Commercial real estate investment volume in Q1 2017 ($96.9 billion) was down by 16.6% from the $116.1 billion recorded in Q1 2016. The U.S. gateway cities (New York, Los Angeles, San Francisco, Washington D.C. and Chicago) remain the top destinations in terms of investment volume. Los Angeles, San Francisco and New York City accounted for 28% of all Q1 2017 purchases.
Investor sentiment (reflected by the metro rankings in the CBRE Americas Investor Intentions Survey 2017) remains strong for gateway cities. However, the secondary markets lead the way in terms of performance. Tacoma (15.5%), Las Vegas (12.3%) and Providence (11.6%) had the highest total returns as measured by the NCREIF Property Index (NPI) for the year ending Q1 2017.
Overall, the NPI total return continues to moderate as the real estate cycle has matured and capital appreciation has fallen. Total return for the year ending Q1 2017 was 7.3%, underperforming both the S&P 500 and the S&P U.S. REIT Index.
The office sector NCREIF return for the year ending Q1 2017 was 5.7% (appreciation 1.2%, income 4.5%)—the lowest annual return since the 4.6% posted in Q3 2010. Dallas was the only metro to post double-digit returns of 10.9%. Other top-performing metros were Charlotte, Oakland and Los Angeles.
Industrial was the only CRE sector to have double-digit annual total returns in Q1 (12.2%) and outperformed the overall NCREIF index. Much of this was capital appreciation (6.7%), with income returns at 5.2%. The top-10 industrial markets posted total returns of close to 12% or more this quarter. Orlando had total returns of 22%.
Retail’s total return for the year ending Q1 2017 was 7.6%. Most of this was accounted for by income growth (4.8%). Houston was the only market that saw double-digit returns for the year ending Q1 2017, driven by capital appreciation (5.6%). Los Angeles was the only other market to record capital appreciation (5.2%) in excess of income Miami and Atlanta were all top-performing markets with income returns ranging from 4% to 5% for the year.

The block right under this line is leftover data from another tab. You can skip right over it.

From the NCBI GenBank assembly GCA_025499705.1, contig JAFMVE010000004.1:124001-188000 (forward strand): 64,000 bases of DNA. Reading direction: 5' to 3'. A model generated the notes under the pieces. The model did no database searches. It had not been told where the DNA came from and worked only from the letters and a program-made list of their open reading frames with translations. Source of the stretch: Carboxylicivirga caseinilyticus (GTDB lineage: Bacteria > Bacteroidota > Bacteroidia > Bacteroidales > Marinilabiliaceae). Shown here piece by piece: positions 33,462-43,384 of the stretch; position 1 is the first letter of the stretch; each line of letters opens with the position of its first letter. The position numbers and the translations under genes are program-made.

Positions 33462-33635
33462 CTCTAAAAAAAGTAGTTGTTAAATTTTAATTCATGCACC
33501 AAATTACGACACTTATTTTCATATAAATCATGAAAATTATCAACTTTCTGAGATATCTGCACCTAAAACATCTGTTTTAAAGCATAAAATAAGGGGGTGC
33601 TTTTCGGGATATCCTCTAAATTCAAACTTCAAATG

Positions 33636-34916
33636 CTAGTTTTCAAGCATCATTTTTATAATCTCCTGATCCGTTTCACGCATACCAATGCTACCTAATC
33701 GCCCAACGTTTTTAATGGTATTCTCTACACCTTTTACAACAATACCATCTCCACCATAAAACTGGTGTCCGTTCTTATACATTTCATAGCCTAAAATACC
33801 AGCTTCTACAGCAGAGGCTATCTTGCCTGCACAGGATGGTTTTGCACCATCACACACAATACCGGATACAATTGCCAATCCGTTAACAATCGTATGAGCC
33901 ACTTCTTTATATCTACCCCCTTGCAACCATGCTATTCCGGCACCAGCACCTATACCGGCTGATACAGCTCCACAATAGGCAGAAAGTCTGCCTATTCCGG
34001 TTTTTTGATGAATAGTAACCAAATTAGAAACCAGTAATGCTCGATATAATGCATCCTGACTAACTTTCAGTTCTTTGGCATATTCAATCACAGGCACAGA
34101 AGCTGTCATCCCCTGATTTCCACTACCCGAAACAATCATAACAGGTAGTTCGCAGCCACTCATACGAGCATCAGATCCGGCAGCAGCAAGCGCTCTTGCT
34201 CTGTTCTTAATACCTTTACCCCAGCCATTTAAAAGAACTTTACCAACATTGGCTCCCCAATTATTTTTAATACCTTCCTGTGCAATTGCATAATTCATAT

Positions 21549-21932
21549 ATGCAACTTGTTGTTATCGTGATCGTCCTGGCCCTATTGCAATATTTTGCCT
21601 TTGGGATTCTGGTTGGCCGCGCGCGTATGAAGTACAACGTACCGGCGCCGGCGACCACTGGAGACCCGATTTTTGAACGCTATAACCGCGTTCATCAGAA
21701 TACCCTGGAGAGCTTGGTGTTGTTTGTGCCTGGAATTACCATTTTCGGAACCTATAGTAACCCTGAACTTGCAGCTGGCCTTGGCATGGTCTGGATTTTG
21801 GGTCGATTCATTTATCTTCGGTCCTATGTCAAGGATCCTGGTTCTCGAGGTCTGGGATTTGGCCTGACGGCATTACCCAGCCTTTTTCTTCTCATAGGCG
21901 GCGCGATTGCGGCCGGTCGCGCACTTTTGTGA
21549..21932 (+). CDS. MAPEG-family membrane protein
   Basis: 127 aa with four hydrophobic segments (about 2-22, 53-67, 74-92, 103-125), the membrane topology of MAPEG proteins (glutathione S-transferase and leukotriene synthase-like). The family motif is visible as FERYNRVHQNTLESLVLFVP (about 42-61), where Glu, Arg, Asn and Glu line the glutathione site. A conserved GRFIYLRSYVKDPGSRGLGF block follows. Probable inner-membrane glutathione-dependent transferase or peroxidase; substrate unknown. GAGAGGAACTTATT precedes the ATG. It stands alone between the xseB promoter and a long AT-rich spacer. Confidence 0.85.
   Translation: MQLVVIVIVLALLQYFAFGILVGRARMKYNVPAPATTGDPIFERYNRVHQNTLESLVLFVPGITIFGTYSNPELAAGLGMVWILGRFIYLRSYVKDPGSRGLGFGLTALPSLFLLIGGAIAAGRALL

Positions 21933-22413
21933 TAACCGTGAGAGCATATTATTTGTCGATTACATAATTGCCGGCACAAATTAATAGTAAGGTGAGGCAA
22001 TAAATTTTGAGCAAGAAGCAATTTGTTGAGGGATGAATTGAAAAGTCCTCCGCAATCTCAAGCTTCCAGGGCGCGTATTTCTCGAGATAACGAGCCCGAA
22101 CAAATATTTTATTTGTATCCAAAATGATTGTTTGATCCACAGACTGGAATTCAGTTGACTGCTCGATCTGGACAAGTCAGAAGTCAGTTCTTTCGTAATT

When trying to identify the top-performing markets going forward, forecasts for metrics such as population growth and office-using jobs growth seem to have better predictive power than others. These measure where people want to live and work.
The chart below plots U.S. metros on population growth forecast (x-axis) versus office-using jobs forecast (y-axis) for 2017-2018. Austin, Orlando, Phoenix, Atlanta, Dallas/ Fort Worth, Raleigh and Tampa all emerge as high-growth markets. Dallas/ Fort Worth and Atlanta are also ranked 2nd and 5th in CBRE’s Americas Investor Intentions Survey 2017, reflecting the strength of investor sentiment in these cities. Common denominators among these high-growth metropolitan economies include growing (in some cases, burgeoning) technology sectors, healthcare and financial services industries. Orlando and Tampa were the fastest-growing job markets in Q1 2017.
The gateway markets—a favorite of investors, particularly overseas capital—are on the low end of the growth spectrum primarily because of the existing high base of jobs and people. However, they provide the certainty of tried-and-tested markets with the additional benefit of greater liquidity.
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